Molly Zahn

Assistant Professor, Religious Studies
Graduate Director, Religious Studies
Primary office:
785-864-4609
Smith Hall
Room 203


The Hebrew Bible; the ancient Near Eastern world; early Judaism (especially the Dead Sea Scrolls); early Christianity; historical relations between Christianity and Judaism

Ph.D., University of Notre Dame, 2009

Molly Zahn received her PhD from the University of Notre Dame in 2009, and has also studied in Minnesota, Oxford (England), Tübingen (Germany), and Uppsala (Sweden). Her areas of interest include the Hebrew Bible, the ancient Near Eastern world, early Judaism (especially the Dead Sea Scrolls), early Christianity, and the historical relations between Christianity and Judaism. In her research, she focuses on the issue of interpretation: how religious communities read and renew their sacred traditions in light of their own experiences and circumstances. She has published several articles on scriptural interpretation in the Dead Sea Scrolls and in later layers of the Hebrew Bible. Her first book, Rethinking Rewritten Scripture: Composition and Exegesis in the 4QReworked Pentateuch Manuscripts, was published by Brill in 2011.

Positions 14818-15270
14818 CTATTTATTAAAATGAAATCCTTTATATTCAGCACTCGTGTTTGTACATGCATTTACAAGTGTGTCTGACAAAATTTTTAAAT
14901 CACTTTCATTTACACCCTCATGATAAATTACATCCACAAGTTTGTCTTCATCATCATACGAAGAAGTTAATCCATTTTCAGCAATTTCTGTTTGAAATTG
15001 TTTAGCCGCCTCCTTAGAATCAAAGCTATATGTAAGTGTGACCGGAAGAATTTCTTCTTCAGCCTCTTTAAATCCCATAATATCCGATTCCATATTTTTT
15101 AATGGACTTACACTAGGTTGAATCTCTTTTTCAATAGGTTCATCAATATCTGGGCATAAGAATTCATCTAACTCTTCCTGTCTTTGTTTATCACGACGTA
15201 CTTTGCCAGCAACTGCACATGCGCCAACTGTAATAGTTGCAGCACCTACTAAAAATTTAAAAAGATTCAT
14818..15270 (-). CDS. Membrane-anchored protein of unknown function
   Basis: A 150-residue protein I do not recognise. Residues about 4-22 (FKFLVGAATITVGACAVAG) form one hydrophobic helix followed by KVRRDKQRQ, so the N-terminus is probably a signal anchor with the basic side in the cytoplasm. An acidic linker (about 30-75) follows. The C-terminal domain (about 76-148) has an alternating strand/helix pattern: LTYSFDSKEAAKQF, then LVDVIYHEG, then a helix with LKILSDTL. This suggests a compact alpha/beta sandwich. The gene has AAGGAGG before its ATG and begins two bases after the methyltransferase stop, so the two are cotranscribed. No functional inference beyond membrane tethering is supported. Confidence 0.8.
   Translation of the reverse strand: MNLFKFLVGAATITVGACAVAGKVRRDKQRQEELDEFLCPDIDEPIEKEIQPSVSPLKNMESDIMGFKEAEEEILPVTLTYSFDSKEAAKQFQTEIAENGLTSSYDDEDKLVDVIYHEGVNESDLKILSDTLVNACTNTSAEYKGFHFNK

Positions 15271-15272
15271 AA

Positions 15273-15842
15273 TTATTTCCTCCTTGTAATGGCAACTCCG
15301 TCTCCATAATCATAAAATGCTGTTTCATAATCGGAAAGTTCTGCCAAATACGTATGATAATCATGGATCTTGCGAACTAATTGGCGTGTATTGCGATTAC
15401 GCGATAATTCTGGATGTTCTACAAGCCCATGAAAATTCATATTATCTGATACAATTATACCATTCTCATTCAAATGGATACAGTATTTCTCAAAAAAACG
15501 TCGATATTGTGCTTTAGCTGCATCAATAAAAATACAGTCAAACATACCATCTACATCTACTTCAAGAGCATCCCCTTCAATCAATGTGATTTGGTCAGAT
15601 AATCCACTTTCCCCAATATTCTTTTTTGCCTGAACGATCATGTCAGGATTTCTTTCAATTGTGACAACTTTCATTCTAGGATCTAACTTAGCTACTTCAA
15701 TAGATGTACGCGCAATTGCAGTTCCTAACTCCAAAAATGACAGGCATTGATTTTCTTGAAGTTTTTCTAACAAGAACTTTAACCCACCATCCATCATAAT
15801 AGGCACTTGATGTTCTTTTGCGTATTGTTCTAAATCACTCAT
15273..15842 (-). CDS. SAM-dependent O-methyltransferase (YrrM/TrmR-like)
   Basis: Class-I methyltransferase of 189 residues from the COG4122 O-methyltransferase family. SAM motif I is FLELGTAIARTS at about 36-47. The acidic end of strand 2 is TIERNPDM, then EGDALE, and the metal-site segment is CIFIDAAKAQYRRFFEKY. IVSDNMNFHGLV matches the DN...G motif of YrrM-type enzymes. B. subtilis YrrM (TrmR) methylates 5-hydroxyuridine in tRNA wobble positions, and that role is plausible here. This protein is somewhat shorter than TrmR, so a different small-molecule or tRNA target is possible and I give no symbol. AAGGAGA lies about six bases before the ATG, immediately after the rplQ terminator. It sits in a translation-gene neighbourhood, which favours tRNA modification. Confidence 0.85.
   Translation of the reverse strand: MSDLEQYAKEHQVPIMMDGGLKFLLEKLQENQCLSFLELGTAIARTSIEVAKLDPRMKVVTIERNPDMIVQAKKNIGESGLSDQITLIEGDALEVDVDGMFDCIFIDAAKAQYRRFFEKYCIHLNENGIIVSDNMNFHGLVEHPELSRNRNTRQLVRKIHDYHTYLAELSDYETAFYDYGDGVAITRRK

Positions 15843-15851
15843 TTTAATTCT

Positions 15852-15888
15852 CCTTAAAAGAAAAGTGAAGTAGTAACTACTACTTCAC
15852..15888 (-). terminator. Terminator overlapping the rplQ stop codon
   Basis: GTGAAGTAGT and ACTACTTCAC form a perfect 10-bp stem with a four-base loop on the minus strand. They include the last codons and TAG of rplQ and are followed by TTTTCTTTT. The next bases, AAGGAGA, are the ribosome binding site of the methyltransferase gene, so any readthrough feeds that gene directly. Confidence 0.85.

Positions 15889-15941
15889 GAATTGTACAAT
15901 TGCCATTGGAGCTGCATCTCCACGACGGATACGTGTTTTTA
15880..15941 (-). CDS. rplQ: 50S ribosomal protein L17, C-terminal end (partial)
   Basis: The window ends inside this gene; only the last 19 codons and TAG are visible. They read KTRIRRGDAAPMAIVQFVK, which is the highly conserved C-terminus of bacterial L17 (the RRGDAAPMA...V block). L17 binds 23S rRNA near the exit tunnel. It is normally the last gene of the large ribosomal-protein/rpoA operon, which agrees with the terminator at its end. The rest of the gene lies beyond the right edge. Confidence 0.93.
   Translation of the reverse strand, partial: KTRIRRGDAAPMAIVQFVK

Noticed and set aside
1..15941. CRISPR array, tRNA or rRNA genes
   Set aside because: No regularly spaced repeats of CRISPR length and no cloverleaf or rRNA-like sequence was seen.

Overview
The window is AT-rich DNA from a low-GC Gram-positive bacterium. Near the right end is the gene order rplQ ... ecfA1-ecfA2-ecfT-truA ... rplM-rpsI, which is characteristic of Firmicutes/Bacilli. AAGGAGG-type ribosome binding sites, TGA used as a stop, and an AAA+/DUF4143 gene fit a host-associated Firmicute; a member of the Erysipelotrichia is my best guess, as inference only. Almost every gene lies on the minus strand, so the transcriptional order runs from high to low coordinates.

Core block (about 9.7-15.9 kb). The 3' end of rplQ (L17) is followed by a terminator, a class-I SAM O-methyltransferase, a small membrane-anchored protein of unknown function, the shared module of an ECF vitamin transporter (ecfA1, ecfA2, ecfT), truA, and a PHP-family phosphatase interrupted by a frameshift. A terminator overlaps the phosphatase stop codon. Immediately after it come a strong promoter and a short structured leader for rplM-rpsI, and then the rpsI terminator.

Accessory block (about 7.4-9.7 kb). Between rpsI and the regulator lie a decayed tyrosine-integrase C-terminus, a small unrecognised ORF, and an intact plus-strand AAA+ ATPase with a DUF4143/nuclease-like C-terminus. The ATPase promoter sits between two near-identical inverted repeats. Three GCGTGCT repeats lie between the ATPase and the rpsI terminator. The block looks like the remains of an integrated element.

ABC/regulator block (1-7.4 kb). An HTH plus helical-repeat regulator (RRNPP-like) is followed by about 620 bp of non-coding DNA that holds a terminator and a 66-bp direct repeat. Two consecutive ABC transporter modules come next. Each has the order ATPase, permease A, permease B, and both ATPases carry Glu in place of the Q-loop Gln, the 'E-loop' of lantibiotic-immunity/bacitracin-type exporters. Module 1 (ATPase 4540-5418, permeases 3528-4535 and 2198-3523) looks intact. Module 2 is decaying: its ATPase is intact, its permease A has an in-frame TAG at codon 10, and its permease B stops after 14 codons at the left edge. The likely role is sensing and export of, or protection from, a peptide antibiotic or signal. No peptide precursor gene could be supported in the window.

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Lauded race and class historian becomes KU Foundation Professor David Roediger’s award-winning research and writing has already transformed how historians view the growth of social freedoms in America though the intersection of race, class, ethnicity, and labor. Now Roediger, as KU’s first Foundation Distinguished Professor of History (http://bit.ly/1AbAqYw), will continue to break new ground in those fields as he leads KU’s departments of American Studies and History. Roediger likes to study historical flash points — where one particular change brings a cascade of wider cultural changes. His latest book, “Seizing Freedom, Slave Emancipation and Liberty for All,” makes the point that as slaves began freeing themselves across the South during the Civil War, their emancipation inspired and ignited other cultural movements for freedom — such as the women’s movement for suffrage and the labor movement for better working conditions and an eight-hour day. Understanding the individual stories of average people who wanted to make their lives better, including slaves or factory workers, is important to understanding the wider political movements and elections, Roediger said. “It's tempting to think that all the important political questions have been decided,” he said, “but actually people are constantly thinking about what freedom would mean for them.”